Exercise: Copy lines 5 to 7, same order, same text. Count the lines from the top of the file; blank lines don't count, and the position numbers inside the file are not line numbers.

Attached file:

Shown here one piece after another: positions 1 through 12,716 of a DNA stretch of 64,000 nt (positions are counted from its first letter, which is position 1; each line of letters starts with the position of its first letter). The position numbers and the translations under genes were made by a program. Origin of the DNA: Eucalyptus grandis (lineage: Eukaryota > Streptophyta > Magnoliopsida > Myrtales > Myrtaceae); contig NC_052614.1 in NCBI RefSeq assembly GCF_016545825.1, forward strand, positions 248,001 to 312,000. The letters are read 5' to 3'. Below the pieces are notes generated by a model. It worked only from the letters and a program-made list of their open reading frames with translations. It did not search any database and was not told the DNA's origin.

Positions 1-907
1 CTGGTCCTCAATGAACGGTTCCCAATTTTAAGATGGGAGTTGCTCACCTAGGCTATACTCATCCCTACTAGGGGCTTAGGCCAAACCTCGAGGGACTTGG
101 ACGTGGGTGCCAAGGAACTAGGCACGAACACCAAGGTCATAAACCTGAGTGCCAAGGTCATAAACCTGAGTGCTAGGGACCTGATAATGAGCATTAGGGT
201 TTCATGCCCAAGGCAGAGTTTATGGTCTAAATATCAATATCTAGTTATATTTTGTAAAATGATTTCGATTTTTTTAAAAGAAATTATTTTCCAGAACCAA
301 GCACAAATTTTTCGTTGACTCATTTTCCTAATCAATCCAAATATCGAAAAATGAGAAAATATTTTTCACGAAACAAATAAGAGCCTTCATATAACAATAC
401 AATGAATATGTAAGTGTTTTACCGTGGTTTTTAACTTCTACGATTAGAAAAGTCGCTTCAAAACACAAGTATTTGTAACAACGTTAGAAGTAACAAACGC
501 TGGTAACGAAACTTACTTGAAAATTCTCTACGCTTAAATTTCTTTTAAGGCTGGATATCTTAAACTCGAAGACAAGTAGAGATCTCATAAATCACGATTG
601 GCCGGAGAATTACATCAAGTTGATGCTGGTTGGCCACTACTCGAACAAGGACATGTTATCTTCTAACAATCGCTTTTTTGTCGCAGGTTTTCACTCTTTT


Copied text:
201 TTCATGCCCAAGGCAGAGTTTATGGTCTAAATATCAATATCTAGTTATATTTTGTAAAATGATTTCGATTTTTTTAAAAGAAATTATTTTCCAGAACCAA
301 GCACAAATTTTTCGTTGACTCATTTTCCTAATCAATCCAAATATCGAAAAATGAGAAAATATTTTTCACGAAACAAATAAGAGCCTTCATATAACAATAC
401 AATGAATATGTAAGTGTTTTACCGTGGTTTTTAACTTCTACGATTAGAAAAGTCGCTTCAAAACACAAGTATTTGTAACAACGTTAGAAGTAACAAACGC